Auto-parts plant near Windsor, Ont., to close
Chrysler Windsor assembly plant to absorb workers
An auto-parts plant near Windsor, Ont., will close, just months after workers negotiated a new contract, according to Johnson Controls Inc.
The factory in Lakeshore produces overhead components, or headliners, for the Windsor-built Chrysler minivans. But Johnson Controls has lost that contract with Chrysler Group LLC and will shut down the plant by late March and sell the property, a spokesperson from Johnson Controls told CBC News.
Johnson Controls has 130 workers at the plant, with 40 of them currently laid off. The closure will not leave them unemployed, said Rick Laporte, president of Local 144 of the Canadian Auto Workers.
"Chrysler is going to hire the Johnson Control workers as new hirees coming into the Windsor assembly plant," said Laporte.
The union negotiated a side agreement with Chrysler during contract talks with Johnson Controls in November. It said if anything happened to the relationship between Chrysler and Johnson Controls, workers would be looked after, Laporte said.
Michigan plant to manufacture parts
Chrysler relies heavily on the supply from Johnson Controls, and when contract talks stalled in November, the union said any work stoppage at Johnson Controls would halt production at the Chrysler Windsor assembly plant within three hours, impacting 4,500 workers.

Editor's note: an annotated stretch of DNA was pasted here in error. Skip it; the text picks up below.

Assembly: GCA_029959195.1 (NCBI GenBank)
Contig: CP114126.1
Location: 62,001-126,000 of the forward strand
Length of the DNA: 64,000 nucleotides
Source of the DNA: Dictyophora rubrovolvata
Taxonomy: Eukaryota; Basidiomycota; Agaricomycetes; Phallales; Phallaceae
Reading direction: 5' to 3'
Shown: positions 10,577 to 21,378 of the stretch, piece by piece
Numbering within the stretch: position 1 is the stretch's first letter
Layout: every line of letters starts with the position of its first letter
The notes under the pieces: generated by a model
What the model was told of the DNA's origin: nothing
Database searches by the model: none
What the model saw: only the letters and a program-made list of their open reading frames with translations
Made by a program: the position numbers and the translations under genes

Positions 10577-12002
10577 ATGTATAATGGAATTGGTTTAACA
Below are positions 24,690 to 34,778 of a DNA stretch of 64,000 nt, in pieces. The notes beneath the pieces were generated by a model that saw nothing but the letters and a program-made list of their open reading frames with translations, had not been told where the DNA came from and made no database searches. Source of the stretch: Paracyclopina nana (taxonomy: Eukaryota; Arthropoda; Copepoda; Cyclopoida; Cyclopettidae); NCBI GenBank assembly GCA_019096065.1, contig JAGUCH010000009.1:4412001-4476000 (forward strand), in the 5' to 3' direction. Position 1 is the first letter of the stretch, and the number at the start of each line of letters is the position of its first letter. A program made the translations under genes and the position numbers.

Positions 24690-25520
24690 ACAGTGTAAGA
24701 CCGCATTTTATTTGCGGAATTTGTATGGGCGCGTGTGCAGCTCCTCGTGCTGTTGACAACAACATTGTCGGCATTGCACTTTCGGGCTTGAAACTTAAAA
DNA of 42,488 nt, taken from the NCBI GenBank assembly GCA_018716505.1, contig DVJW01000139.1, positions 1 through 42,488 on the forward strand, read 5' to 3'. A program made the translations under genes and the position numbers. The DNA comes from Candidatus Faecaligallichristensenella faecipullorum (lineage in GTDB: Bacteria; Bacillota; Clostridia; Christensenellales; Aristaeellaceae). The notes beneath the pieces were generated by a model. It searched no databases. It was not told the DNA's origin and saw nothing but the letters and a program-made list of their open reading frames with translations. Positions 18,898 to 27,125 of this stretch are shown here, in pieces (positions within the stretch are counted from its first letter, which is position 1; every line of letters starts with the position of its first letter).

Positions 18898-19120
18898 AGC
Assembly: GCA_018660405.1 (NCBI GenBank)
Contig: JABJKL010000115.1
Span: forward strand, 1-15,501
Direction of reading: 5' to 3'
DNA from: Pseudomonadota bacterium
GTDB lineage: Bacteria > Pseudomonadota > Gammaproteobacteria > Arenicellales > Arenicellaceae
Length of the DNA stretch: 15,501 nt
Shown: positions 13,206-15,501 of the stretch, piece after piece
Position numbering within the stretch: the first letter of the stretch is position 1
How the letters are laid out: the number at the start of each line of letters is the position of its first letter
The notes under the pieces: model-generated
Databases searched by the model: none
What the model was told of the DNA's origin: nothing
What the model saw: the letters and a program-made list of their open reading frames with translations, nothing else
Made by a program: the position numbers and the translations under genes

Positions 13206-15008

The union said it never expected to have to cash in on the agreement with Chrysler to absorb the Johnson Controls workers.
"These workers are going to come in as new hirees, so they won't have any opportunity to bump any existing worker in the plant," said Laporte. "They'll be the junior people in the Windsor assembly plant."
Chrysler has not hired any new employees at its Windsor assembly plant in a decade.
It will now get its minivan headliners from a plant in Michigan.
The 2009 fourth-quarter sales of Johnson Controls dropped 15 per cent, from $9.3 billion US in 2008 to $7.9 billion US in 2009, forcing the Milwaukee, Wis.-based company to find new ways to cut costs.